IF p IS Dec THEN ...;     // what's the type of p?

As I said earlier, the appearance of the tag in the TYPE decl brings that value into existence and brings its name(s) into scope.

The tag must be unambiguous as to which type it's a value from. Why do you think " treat the NothingS as not the same Nothing" has anything simple or elegant about it? It's a recipe for confusion for both the reader and the compiler of programs.

CASE (p);
  WHEN IS Nothing THEN WRITELN("Eeek!");
  ELSE THEN r := p + 5;                                           // we still don't know the type of p, except that it's numeric

END;

Such things would need to be spelled out.

Ideally, the language (I assume Tutorial D) would need appropriate control structures and mechanisms, such that declaring a variable or parameter of type MaybeInteger obligates the programmer to handle both INTEGER and Nothing cases wherever necessary. That's something we've discussed before and can be found in the archives.

Yes I showed Haskell's/many FP language's case statement with binding to the components of the tagged value localised within the case branches.

That I don't recall, but we did come up with a syntax for Tutorial D that used a case statement to cover specific tagged values -- or a default -- probably akin to the one I used above.

These are all well-understood requirements with well-understood approaches. (Presumably Tutorial D has a similar facility to 'unpack' a PossRep safely, given that different PossReps might have different/ly named components? Or do you have to extract each THE_ component individually with excessive circumlocution?)

Extracting each THE_ component individually is how popular object-oriented programming languages do it, though 'THE_' is usually spelled '.'

Some languages provide a "using x" construct, so that rather than p := THE_a(x); q := THE_b(y) you can do something like using x {p := a; q := b}Tutorial D doesn't have such a mechanism, but it would be easy to add. Not sure that would be in keeping with the language ethos, though.

Well yes. Probably parametric types and pattern matching are beyond Tutorial. But pattern matching is soooo simple and elegant, and delivers type safety and scoping of component names with one intuitive construct.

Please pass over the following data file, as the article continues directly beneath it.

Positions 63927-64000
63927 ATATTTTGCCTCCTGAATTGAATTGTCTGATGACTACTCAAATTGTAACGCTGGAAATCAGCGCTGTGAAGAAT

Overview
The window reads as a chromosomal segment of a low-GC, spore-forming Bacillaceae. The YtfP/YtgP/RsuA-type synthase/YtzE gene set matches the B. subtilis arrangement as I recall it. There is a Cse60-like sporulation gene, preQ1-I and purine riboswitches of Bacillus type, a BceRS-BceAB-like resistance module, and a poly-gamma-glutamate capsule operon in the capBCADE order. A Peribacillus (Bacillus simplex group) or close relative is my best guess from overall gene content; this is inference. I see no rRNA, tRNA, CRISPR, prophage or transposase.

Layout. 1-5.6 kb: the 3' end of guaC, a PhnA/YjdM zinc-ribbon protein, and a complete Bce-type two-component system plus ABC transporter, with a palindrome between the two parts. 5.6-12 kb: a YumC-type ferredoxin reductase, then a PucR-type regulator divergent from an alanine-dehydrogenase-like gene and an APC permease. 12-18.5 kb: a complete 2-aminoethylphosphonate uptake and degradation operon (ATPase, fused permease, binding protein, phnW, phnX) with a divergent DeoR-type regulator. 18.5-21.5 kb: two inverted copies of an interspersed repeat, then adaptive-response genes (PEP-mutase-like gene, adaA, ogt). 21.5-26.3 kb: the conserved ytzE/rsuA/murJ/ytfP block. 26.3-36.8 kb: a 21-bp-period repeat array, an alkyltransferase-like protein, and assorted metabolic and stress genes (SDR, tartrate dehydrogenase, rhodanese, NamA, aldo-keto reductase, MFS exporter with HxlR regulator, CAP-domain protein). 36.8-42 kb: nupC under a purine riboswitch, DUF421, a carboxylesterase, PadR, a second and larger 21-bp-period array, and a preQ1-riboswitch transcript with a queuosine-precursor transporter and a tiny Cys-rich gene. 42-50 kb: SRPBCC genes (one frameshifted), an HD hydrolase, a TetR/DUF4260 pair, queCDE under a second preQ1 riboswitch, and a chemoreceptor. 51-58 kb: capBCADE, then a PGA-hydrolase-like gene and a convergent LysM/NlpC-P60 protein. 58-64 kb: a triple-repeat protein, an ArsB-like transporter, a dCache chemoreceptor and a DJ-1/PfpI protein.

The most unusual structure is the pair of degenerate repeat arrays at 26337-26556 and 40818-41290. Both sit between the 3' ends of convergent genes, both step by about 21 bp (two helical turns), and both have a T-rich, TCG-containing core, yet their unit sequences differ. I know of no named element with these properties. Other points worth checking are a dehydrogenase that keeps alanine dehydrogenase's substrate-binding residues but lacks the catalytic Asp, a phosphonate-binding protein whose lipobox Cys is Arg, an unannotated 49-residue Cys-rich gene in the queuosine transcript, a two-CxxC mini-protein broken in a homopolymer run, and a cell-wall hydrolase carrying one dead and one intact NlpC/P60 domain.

Quote from johnwcowan on November 10, 2019, 6:25 pm

How can you make a type error if you didn't put any declarations/annotations? If there's inconsistency between the inferred type of some token in different parts of the program, the program must be rejected even though (usually) absent declarations allow the compiler to make good-enough guesses.

They are consistent: it's just a consistency you didn't intend.  Compilers were made to serve the programmer, not vice versa, though it sometimes seems that way.

I think that was the intent of PL/I. Didn't quite work out, as I recall.

That so-called analyst got his degree just as much as the dentist did.  I'll try ***not*** to think of that when I'm there.

The analyst presumably didn't have to pass an examination controlled by members of his own profession in order to practice, however, unlike dentist, doctors, lawyers, and actual engineers.  (I never liked being called, or calling anyone, a software engineer.)

Not even someone with a degree in Software Engineering from a reputable university? What would you call them?

And in my personal experience, entry to the profession is governed by the  educational establishment and government regulation, all teachers and public servants. It's advancement within the profession that is largely controlled by members of the profession.